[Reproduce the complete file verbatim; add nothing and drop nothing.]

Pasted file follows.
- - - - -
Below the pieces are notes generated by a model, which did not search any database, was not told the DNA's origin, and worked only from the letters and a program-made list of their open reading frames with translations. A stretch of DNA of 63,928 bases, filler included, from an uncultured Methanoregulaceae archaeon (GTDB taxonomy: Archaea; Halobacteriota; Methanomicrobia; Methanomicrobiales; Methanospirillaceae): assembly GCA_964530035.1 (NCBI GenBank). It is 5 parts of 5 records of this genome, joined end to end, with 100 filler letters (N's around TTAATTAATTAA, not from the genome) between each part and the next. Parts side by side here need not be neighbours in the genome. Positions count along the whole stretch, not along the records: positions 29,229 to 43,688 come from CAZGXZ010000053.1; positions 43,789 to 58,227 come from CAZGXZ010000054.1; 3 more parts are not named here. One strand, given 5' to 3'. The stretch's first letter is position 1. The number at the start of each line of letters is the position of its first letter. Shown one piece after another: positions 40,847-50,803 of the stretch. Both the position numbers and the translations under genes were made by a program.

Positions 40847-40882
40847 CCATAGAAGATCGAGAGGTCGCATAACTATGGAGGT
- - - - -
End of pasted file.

Below the pieces are notes generated by a model, which did not search any database, was not told the DNA's origin, and worked only from the letters and a program-made list of their open reading frames with translations. A stretch of DNA of 63,928 bases, filler included, from an uncultured Methanoregulaceae archaeon (GTDB taxonomy: Archaea; Halobacteriota; Methanomicrobia; Methanomicrobiales; Methanospirillaceae): assembly GCA_964530035.1 (NCBI GenBank). It is 5 parts of 5 records of this genome, joined end to end, with 100 filler letters (N's around TTAATTAATTAA, not from the genome) between each part and the next. Parts side by side here need not be neighbours in the genome. Positions count along the whole stretch, not along the records: positions 29,229 to 43,688 come from CAZGXZ010000053.1; positions 43,789 to 58,227 come from CAZGXZ010000054.1; 3 more parts are not named here. One strand, given 5' to 3'. The stretch's first letter is position 1. The number at the start of each line of letters is the position of its first letter. Shown one piece after another: positions 40,847-50,803 of the stretch. Both the position numbers and the translations under genes were made by a program.

Positions 40847-40882
40847 CCATAGAAGATCGAGAGGTCGCATAACTATGGAGGT